Billionaire Donald Trump has emerged as the last man standing in the Republican primary following the withdrawal of Ohio Governor John Kasich and Texas Senator Ted Cruz.
Mr Trump has shocked the political establishment with a divisive campaign based on attacks against Mexicans, Muslims, and other candidates.
Yet now, he says he will act to unify the country.
"This country, which is very divided in so many different ways, is going to become one beautiful, loving country, and we are going to love each other," Mr Trump says.
Trump also expressed admiration for his fierce rival, Mr Cruz, who he previously attacked as "Lyin' Ted".
"He is one hell of a competitor," Mr Trump says. "A tough, smart guy."
"We gave it everything we've got, but the voters chose another path," a disappointed Mr Cruz said in a concession speech to supporters.
Mr Trump will now struggle to unify the Republican Party behind him, with his polarising stances creating many bitter enemies. Many Republicans have burnt their voting cards, and have sworn never to support Mr Trump.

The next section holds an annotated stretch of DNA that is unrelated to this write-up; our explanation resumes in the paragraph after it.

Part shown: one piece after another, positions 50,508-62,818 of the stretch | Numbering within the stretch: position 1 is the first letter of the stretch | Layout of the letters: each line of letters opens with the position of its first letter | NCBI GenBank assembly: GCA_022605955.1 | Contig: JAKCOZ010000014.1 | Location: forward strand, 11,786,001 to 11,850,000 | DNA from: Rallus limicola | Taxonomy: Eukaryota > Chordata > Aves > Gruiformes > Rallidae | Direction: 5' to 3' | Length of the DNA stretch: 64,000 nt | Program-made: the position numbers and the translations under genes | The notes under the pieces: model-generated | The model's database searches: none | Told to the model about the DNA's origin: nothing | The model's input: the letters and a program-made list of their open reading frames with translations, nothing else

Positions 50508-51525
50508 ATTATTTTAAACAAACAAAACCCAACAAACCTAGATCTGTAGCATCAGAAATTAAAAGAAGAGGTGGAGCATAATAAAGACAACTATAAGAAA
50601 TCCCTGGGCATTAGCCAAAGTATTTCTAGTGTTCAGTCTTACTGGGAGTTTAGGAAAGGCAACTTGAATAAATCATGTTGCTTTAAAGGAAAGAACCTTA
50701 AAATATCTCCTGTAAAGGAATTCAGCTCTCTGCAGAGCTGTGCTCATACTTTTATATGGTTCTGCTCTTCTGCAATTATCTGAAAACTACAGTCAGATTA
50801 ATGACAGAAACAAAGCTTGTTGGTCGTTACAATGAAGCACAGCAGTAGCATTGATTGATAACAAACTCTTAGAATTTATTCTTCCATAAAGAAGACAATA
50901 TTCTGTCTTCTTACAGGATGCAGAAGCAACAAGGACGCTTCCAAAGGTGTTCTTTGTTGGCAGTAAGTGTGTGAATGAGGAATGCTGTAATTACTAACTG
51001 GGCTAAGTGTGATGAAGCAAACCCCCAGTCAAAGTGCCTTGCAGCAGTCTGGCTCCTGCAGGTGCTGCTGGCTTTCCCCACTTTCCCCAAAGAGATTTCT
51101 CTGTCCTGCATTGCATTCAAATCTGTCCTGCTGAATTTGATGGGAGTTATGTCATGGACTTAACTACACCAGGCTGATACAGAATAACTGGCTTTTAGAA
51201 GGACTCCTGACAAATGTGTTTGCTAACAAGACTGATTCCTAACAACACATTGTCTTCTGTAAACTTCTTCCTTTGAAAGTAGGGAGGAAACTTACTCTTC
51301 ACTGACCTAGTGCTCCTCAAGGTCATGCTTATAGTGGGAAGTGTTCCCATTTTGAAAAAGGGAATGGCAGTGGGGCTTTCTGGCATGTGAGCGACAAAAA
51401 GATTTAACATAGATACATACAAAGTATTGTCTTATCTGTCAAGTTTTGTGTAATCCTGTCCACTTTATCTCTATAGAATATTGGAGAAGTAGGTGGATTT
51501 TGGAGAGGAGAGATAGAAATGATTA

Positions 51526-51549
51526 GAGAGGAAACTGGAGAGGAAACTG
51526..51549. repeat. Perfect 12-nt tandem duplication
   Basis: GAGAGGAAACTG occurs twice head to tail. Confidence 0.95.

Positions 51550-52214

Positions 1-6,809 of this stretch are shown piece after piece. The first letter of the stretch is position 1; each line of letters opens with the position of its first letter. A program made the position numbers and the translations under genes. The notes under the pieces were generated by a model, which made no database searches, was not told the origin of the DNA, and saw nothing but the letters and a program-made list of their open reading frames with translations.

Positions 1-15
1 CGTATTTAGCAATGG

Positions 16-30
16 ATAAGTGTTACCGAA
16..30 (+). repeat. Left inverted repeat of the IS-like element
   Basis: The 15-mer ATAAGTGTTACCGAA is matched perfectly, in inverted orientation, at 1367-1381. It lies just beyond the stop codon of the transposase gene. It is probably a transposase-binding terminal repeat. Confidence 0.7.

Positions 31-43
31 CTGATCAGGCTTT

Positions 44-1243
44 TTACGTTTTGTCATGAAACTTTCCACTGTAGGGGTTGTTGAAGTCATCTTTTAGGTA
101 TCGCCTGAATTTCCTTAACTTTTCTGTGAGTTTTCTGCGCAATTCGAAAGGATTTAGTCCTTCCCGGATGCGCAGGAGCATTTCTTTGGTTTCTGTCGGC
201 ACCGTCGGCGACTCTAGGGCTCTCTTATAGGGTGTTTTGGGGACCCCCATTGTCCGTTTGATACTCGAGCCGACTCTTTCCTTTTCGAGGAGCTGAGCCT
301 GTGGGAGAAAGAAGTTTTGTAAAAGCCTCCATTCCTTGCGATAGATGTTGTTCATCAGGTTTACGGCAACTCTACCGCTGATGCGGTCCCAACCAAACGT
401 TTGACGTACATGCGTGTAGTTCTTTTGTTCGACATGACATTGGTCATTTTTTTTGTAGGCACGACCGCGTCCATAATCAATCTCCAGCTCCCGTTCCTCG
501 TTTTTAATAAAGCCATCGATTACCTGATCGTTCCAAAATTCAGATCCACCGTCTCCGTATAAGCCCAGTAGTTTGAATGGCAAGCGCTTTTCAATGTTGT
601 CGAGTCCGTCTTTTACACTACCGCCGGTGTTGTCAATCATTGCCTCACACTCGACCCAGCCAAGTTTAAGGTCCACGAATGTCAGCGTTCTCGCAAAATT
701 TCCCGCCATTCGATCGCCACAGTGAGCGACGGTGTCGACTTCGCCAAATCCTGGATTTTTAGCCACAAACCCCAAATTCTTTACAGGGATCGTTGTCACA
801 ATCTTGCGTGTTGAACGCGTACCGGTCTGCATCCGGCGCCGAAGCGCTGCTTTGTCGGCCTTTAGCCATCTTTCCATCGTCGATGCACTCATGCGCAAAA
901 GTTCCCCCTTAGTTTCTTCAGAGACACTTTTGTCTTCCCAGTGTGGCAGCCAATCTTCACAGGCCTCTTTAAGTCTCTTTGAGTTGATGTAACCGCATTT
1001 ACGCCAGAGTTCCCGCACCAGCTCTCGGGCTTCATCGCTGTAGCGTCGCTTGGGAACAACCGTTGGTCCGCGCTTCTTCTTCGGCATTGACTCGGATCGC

"It's a pretty sad day," one disillusioned voter says.
"I can't believe America's taking him seriously," says another.
This will only help Democrat frontrunner Hillary Clinton, who is still struggling to drive Senator Bernie Sanders out of the race against her, with Mr Sanders recently winning the Indiana Primary.
Ms Clinton has lashed out at Mr Trump, calling him a "loose cannon".
But Mr Trump remains defiant, with strong support amongst those who feel victimised by recent cultural and economic forces. He has continued to win, despite the opposition of Republican leaders.
Ultimately, the only person who can stop Mr Trump may be himself.